Adelaide-born, Brooklyn-based artist Timothy Paul Myers is meticulous to say the least. For his first Australian exhibition From Parts and Pieces, currently on show at Paddington’s MiCK Gallery, he has hand-typed one million dollar signs with a 1952 royal typewriter to denote having earned one million dollars, in a piece suitably named One Million Dollars. After what was unquestionably a painstaking, drawn out and monotonous task, the artist went back and recounted just to be precise.
Myers’ work is best viewed in situ and up close. From a distance, the pieces Muzzle (2) and (3) are carefully arranged in small Perspex boxes, each containing eight circles of colour. Upon closer inspection, the circles are in fact pencil ends painted in 235 different acrylic colours and set onto vintage postcards striped neatly with white out tape.
Myers regularly visits flea markets in New York to source inspiration and materials for his work. He was particularly taken with the scrupulously detailed ledgers and return cheques of an egg farmer from the early 20th century named Myron B. Johnson – these registers now form the base layer of five of the works featured in From Parts and Pieces. Among the other ephemera are handwritten letters in brilliant calligraphy and vintage 35-millimetre slides. Myers says he “felt the responsibility to do something” with the slides – building them into narrow LED lit totem poles as he felt this would adequately preserve and enliven the history in each captured moment.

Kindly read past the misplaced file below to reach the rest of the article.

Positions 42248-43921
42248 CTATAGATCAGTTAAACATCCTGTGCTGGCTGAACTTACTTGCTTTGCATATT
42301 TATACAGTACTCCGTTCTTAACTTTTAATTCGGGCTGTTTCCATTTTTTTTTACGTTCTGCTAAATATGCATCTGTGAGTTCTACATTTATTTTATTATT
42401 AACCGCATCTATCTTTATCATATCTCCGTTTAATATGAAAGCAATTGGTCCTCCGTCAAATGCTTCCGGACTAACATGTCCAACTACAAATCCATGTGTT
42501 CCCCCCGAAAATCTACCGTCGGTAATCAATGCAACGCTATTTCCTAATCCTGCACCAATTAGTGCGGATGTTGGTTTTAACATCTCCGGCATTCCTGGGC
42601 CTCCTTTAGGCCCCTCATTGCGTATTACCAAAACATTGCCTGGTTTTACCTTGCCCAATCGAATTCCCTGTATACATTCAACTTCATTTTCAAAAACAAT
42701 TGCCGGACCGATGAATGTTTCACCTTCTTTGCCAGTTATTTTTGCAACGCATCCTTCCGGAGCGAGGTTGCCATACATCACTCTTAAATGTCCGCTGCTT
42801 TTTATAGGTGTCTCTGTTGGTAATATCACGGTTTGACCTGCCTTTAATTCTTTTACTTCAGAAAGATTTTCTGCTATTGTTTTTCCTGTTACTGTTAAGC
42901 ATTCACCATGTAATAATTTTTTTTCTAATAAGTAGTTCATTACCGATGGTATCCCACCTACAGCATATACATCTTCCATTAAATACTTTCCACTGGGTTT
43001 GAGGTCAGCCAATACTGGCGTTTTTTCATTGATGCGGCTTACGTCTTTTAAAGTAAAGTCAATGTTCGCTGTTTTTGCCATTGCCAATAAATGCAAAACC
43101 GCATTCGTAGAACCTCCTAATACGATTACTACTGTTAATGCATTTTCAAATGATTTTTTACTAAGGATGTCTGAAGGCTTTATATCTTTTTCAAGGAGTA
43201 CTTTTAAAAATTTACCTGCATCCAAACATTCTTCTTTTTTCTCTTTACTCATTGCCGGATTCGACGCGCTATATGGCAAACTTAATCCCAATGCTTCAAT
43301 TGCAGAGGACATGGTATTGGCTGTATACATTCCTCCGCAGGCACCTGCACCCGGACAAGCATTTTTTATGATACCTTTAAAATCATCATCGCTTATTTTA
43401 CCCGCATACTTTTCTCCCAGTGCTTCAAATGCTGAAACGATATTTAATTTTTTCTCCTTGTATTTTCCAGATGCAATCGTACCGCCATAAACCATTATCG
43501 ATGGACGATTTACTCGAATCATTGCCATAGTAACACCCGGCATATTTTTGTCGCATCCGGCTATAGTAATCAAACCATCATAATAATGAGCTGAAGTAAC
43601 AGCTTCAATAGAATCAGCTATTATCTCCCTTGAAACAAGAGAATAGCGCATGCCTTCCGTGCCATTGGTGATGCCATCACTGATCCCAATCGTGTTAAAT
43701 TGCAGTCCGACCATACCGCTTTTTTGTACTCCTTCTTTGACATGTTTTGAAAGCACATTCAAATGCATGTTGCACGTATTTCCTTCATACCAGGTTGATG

Equally as captivating as the hidden detail and layers in Myers’ work, is the spectacularly neat arrangement of each part. Each work is ordered and linear, with their abstract make-up only ever revealed at close range.
From Parts and Pieces is open until September 27.
44 Gurner Street, Paddington